3) Warm welcome from Falmouth innkeepers

4) Snuggling by the fire with a complimentary hot cocoa at your friendly B&B

5) Taking the Martha’s Vineyard ferry in snow offers stunning vistas of the island.

Here are photos of some of the Falmouth B&B’s in this lovely snow fall.  Captain Tom Lawrence House, Palmer House, Woods Hole Passage and Woods Hole Inn are all open at this time of year.  Captains Manor and Inn at Siders Lane are beautiful in snow, but not open for guests until closer to spring time.

Enjoy this photo essay capturing Falmouth B&Bs on this Cape Cod Snow Day, January 22, 2014.

Romantic winter B&B on Cape Cod B&Bs on Cape Cod Romantic winter getaway Cape Cod best Cape Cod B&B great B&Bs on Cape Cod

Candle House in Woods Hole, Falmouth

The historic Candle House.

The Candle House, built in 1829, is a great historic stop, even if it’s just to admire the stonework from the outside. The Candle House is all that remains of mid-nineteenth-century whaling in Woods Hole. It was part of a series of structures where whale oil was rendered. Today the Candle House is used by the Marine Biological Laboratory (MBL) for offices and is frequently used to display some of the exhibits for the annual Model Boat Show.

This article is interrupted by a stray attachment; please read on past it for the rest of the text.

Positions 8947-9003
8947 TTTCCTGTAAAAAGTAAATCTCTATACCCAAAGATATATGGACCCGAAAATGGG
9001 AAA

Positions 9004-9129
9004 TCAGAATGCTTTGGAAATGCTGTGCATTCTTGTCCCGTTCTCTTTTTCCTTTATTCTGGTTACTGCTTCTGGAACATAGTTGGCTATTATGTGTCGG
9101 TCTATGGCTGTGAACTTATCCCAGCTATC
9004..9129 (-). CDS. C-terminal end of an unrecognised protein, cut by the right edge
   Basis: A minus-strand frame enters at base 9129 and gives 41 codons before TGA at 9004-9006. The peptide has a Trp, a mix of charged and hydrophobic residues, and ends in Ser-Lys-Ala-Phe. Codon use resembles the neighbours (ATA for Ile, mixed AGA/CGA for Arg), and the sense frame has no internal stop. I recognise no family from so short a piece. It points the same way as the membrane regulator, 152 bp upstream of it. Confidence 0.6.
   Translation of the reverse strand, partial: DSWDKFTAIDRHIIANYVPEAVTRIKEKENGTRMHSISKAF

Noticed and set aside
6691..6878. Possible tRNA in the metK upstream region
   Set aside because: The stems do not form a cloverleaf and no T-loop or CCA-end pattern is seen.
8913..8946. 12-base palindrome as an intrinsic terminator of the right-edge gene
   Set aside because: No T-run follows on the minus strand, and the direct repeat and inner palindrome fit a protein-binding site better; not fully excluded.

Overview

Whaling in Woods Hole

Woods Hole in the 1700 and 1800?s was a quiet and relatively unsettled spot on the South Western corner of Cape Cod.

“These quiet, rural conditions, devoid of adventure, persisted until about 1815, when Woods Hole became an important whaling station from which ships operated on the high seas. The whaling industry in the United States became a very profitable business, and Woods Hole was a part of it. In 1854, the total receipts for the American whaling fleet amounted to $10.8 million, the largest part of this amount resulted from whaling carried out by Massachusetts captains. Woods Hole participated in these activities and prospered. It is known that between 1815 and 1860, not less than nine whaling ships were making port at the Bar Neck wharf, which was located where the U. S. Navy building of the Woods Hole Oceanographic Institution now stands.” – www.nefsc.noaa.gov/history/stories/whistory.html